The Cloak of Conscience
Anna Chromy has become one of a handful of sculptors in the world (including Richard Serra, Anish Kapoor, Antony Gormley and Zhu Ming) who have access to the resources required to make and exhibit public sculpture on an epic and monumental scale. She has completed a number of high profile projects that have been exhibited internationally at such sites as the United Nations, Tiananmen Square Beijing, as well as a number of museum installations, and over 50 permanent placements in public parks and squares around Europe.
Many of Chromy’s works capture the animism and grace of the human body moving in space, such as Olympic Spirit (2004) and she cites one of her main influences as surrealism – apparent in her figures, which often have no face, are masked, and sometimes have missing limbs. Her figurative sculptures freeze movement in mid-flight but nevertheless capture dynamism and seem to be resisting gravity, trying to release themselves from its hold. Chromy often references Greco-Roman mythology such as Sisyphus (2002), Ulysses (2003) and the Song of Orpheus (2004). However what at first appears to be a sort of historicism in these references to European mythology and also to the idealised physical beauty of the sculpted bodies, actually turns out to be a means to access certain contemporary, non secular themes around conscience, compassion and piety.
Chromý’s major work entitled the Cloak of Conscience, also known as Piétà or Commendatore, builds on this play on history and faith and is a complex development from inception to execution that follows the path of the artist’s career and life journey. The work began in 1980 while Chromy was still making paintings, a practice she would abandon in 1992 following a serious accident. The painting To Be or Not to Be depicts the body of a woman, lying in the middle of a piazza, whose head is turned towards a crouched, seated figure covered by a cowl. In fact the cowl is empty, taking the form a figure who has somehow become dissociated from the cloak which Chromy describes as ‘an empty piece of clothing belonging to an old woman weighed down by suffering and the cares of a long life’.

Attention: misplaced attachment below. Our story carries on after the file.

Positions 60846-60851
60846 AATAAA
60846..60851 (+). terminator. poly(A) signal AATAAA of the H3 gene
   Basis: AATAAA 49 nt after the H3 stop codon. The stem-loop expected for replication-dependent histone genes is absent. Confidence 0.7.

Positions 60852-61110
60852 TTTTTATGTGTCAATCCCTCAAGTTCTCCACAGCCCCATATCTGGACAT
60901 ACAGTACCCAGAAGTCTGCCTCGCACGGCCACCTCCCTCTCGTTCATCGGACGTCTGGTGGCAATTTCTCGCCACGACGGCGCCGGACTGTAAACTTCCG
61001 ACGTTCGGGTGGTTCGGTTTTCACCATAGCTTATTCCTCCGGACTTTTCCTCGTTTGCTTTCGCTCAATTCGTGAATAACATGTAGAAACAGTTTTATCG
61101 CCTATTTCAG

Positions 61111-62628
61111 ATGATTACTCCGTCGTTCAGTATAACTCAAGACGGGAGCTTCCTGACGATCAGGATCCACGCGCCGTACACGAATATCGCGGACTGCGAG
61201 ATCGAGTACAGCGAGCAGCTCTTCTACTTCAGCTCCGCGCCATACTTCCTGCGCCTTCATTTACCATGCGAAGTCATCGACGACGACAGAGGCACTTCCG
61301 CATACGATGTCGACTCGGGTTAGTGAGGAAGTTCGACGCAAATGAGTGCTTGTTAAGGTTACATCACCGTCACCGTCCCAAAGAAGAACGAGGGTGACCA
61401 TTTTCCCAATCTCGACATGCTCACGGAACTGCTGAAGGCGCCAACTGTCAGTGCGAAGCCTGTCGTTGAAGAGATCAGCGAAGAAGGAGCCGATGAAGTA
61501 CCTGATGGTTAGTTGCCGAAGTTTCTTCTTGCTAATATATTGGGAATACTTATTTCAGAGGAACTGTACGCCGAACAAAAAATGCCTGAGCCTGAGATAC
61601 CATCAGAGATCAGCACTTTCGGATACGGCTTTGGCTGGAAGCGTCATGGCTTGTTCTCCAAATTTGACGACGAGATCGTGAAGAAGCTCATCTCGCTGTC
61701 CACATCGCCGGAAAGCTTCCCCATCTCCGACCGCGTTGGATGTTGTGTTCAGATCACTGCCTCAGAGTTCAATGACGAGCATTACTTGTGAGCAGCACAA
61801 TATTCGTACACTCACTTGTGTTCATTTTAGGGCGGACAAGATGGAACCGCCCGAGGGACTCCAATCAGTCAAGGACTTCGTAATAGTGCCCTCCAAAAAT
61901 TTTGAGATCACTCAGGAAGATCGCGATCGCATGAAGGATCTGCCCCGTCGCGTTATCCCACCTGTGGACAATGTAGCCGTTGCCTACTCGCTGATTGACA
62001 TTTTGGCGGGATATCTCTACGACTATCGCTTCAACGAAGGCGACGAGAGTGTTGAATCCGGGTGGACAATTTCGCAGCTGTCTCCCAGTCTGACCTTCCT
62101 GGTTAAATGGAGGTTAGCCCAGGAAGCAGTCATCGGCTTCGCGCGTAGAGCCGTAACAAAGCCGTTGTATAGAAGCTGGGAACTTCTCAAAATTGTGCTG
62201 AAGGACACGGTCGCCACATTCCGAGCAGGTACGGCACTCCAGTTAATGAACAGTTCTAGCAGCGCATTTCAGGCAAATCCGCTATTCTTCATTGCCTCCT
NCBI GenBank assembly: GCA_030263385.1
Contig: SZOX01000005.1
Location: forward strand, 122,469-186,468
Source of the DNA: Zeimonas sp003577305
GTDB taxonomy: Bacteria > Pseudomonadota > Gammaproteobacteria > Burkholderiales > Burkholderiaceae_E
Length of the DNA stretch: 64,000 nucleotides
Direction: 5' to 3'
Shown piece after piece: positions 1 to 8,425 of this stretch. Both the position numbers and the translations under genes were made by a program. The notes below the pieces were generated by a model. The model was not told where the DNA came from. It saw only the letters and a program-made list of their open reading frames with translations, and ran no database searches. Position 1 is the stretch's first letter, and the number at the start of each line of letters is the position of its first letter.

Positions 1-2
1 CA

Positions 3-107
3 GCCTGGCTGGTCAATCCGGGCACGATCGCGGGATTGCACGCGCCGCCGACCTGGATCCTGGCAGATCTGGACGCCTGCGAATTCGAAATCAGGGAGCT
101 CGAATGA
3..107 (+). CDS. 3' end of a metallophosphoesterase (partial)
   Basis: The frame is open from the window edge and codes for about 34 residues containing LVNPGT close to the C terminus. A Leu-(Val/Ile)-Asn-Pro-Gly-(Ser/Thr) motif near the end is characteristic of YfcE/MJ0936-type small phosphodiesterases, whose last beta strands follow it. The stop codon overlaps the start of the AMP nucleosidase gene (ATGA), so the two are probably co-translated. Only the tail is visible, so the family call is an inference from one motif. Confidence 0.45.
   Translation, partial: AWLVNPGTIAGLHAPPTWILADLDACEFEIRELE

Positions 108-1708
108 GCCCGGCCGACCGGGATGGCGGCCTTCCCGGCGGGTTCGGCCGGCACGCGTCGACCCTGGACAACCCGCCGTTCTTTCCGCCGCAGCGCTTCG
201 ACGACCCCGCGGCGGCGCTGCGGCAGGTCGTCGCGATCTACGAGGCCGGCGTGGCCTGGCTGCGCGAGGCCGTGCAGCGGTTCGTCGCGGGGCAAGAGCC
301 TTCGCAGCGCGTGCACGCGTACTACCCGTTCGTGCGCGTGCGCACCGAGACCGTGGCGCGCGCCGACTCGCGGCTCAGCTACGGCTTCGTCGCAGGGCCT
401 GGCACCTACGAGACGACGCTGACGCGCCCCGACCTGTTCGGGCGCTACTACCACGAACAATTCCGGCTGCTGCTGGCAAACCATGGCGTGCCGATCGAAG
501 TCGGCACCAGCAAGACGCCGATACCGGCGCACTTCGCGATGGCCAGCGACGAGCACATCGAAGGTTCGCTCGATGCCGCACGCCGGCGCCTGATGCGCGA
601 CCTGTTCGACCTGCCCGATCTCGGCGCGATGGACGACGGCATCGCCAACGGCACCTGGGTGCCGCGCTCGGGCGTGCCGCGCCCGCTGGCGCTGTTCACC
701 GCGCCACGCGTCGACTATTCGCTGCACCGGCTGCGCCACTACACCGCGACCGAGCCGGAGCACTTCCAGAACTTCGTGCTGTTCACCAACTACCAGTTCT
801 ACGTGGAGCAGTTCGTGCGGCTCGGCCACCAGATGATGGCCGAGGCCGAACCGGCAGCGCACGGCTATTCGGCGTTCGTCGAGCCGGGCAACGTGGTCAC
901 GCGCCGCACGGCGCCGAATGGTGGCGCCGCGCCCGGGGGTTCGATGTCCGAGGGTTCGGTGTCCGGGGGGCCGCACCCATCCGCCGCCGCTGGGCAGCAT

The painting has some echoes of De Chirico who also conferred a certain animism upon statues, mannequins and disembodied busts and who repeatedly depicted the figure of Ariadne as a reclined figure on a plinth in various settings such as the Piazza D’Italia, Milan and Piazza Santa Croce in Florence.
The massive scale of Chromy’s Cloak of Conscience and the whiteness of the Carrara marble, with its connection to the Cave of Michelangelo, inevitably recalls what some writers have called an ‘excess’ in reference, for example, to the art of Bernini: flesh and cloth rendered as stone – the very opposite of its natural material qualities. This has also been referred to as the ‘art of petrifaction’, recalling Ovid’s story of how the animism and ‘diverse attitudes’ of some marble sculptures can be such that they could be mistaken for real persons, even in a situation of war, which is a reverse operation in addressing the traditional ambiguity of sculpture.
The avowed aim of sculptors such as Michelangelo and Bernini was to achieve the possibility of marble to appear as both solid and translucent and to imply a plasticity and weightlessness that is radically at odds with its material quality. However Chromy references this tradition with an inversion of the illusion of stone as flesh and cloth. First of all there is no positive analogue of the human body with which we can engage in the illusion of soft tissue, which almost always demands at least partial nudity. Instead the work is dominated by the folds of cloth and the absent volume of a body, which implies weight – so much weight in fact that we can call this a building (or an ‘archi-sculpture’ to use Chromy’s term) even a ‘chapel’, and as such it perhaps has more in common with the use of marble in architecture than in sculpture. In an inversion of Rachel Whiteread’s procedure of making positive volumes out of negative space, Chromy constructs a negative space out of a solid volume: the human body. The marble therefore becomes a material of strength, a structural material, rather than one that engages in the illusion of weightlessness – a very different approach to Chromy’s works in bronze, which appear to defy gravitational forces by capturing the dynamism of the human body.
All of this appears to serve very well Chromy’s intention of creating a post-humanist work whose very solidity grounds the sculpture in a relationship with earthbound, material concerns rather than the subjects of Greco Roman mythology or even the particular ethical positions that derive from the Judaic-Christian humanist traditions which place the body at the centre of the representation. Through such means the work is freed from the original gendered inspiration as representing ‘old woman weighed down by suffering’ – there is an illusion of a body (anybody) and the cloak envelops an empty space which spectators must fill with their own bodies and interpretations.
The Cloak of Conscience
To be or not to be (1980)